Corker, left, and Ray
with Neville Ray, EVP and CTO of T-Mobile US, and Ricky Corker, EVP of North American markets for Nokia Networks
With licensed spectrum becoming a scarce and expensive resource, operators such as T-Mobile US (NYSE:TMUS) are now looking at unlicensed spectrum as a new frontier for deploying LTE.
At last week's Mobile World Congress conference in Barcelona, Spain, T-Mobile announced that it will deploy Licensed Assisted Access (LAA) in the 5 GHz unlicensed spectrum band in 2016. The operator, which is working with multiple vendors, also demonstrated LAA capabilities at the show with Nokia Networks. Sue Marek, editor in chief of FierceWireless, spoke with T-Mobile CTO Neville Ray and Ricky Corker, EVP of North American markets for Nokia Networks, about the growing momentum around LAA in the United States.
FierceWireless: T-Mobile just announced plans to deploy LTE in unlicensed spectrum and have it commercially ready by 2016. Why unlicensed spectrum?
Ray: The technical specifics are Licensed Assisted Access (LAA), which is leveraging LTE in the unlicensed space and combining it with the underlying LTE network. It's using downlink carrier aggregation, which means you have LTE in the 5 GHz band and supplemental downlink coming down and adding to the underlying LTE network.
FierceWireless: When do you expect LAA to be a reality?
Ray: All of the key drivers and momentum in the industry are around Licensed Assisted Access. It will come through this year and into next. Vendor collaboration and operator collaboration in U.S. is already formidable. T-Mobile and Verizon are leading the way. Both operators have talked about it at the [Consumer Electronics Show]. Nokia is key partner for us. Qualcomm is also in the mix and handset vendors are stepping up.
FierceWireless: When do you expect LAA-compatible handsets to be available?
Ray: We are pushing partners hard to make this happen. We don't have commitments yet but I believe we will have handsets available for testing this year. That means commercialization of capability in 2016.
FierceWireless: Is LAA always going to be deployed in 5 GHz or are other unlicensed bands also going to be used?
Corker: The 5 GHz band is the most prominent band but 3.5 GHz band can be adapted.
Ray: The 5 GHz band is clearly where there is the most energy, and that's where the first solutions will be. But any unlicensed band is open to LTE.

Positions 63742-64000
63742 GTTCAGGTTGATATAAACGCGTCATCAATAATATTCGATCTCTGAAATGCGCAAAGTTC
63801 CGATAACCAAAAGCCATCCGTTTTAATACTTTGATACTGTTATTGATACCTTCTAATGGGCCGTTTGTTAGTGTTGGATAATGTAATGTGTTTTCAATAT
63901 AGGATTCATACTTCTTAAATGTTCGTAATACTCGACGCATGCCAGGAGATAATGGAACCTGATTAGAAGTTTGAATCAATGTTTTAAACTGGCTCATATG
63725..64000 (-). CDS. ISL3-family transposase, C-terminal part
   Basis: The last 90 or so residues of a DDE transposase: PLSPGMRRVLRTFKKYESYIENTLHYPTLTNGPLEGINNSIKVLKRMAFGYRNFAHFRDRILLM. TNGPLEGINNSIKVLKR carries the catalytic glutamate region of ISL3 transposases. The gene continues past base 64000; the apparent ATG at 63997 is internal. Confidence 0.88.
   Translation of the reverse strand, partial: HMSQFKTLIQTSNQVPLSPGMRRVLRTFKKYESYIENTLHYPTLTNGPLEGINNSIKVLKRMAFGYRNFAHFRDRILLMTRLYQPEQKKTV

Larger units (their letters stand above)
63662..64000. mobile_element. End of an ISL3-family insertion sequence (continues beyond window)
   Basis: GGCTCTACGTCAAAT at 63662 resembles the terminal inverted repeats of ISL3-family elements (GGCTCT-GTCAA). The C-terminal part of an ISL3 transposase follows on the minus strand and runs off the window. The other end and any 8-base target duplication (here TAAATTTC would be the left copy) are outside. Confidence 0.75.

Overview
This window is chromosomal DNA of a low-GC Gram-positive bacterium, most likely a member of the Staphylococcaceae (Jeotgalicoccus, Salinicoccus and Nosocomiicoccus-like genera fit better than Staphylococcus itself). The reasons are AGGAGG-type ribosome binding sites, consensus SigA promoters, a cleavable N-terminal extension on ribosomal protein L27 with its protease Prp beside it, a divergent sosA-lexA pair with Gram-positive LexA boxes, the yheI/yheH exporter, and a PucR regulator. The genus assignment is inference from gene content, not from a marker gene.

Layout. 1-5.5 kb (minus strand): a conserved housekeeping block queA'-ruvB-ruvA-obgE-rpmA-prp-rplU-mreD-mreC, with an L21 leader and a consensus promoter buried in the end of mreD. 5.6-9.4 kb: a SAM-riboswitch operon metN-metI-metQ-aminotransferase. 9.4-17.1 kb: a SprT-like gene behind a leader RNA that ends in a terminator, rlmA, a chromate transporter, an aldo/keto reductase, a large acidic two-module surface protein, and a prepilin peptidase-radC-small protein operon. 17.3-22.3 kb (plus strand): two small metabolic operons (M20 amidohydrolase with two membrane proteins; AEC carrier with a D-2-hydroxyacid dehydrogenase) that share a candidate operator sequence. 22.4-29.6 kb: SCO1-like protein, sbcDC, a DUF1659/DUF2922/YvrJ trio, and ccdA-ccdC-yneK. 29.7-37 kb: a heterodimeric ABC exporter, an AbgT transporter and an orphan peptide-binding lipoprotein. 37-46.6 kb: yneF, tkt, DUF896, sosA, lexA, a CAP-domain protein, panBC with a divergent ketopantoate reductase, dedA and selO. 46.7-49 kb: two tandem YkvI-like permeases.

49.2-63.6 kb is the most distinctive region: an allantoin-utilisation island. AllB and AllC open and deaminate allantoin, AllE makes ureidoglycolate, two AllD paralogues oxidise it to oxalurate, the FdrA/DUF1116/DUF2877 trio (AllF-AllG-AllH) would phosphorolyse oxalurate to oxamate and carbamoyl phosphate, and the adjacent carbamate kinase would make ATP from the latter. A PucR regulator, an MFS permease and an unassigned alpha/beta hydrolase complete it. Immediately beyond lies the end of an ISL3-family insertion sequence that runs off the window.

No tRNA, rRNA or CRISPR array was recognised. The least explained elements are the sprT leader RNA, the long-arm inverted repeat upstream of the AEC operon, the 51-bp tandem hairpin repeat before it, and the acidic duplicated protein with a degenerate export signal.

FierceWireless: Some members of the Wi-Fi community are still concerned about possible interference from LTE. Is this a valid concern?
Corker: Part of the capability of LAA is being able to mitigate the interference issues by having software that allows us to move traffic to channels that don't interfere with Wi-Fi. We can demonstrate that it coexists very well. If you do pure LTE with Wi-Fi in unlicensed it will interfere. If we go to a channel occupied by Wi-Fi, there will be interference, our software will move it to a new channel. Because 5 GHz is so big a band we can find channels that aren't occupied.
Ray: Co-existence with Wi-Fi is important. We are making sure we are being a good neighbor to existing Wi-Fi.
Corker: LTE and W-Fi typically have similar throughput and capacity. If someone is using an LTE device standalone, I have same throughput as Wi-Fi. But if you have multiple users on Wi-Fi, you will find that the capacity drops. But with LTE there is an advantage because we have a scheduling technique so that experience is better.
FierceWireless: Why is LAA so much better than offloading?
Corker: The system capacity is much less with LTE than with just putting more Wi-Fi in that spectrum.
Ray: It's more efficient use of the spectrum. You can get more capacity per user and better speeds. The other thing is propagation and strength of the LTE signal bearer in 5 GHz is much better than Wi-Fi.
Our early deployment of LAA won't be in big macrocells but if you think about the commercial enterprise where there may be very under-utilized 5 GHz Wi-Fi, there could be more speed capacity per user. Outdoors could get also strong propagation that might be useful in malls, stadiums.
FierceWireless: Do you see LAA as an alternative to in-building systems such as distributed antenna systems?
Ray: Yes, you could place a Nokia LAA product for indoor service. We are already doing Nokia small cells so we could add LAA and consider using it outside. You won't get massive propagation and you won't put it on a tower but you could put it in a strip mall.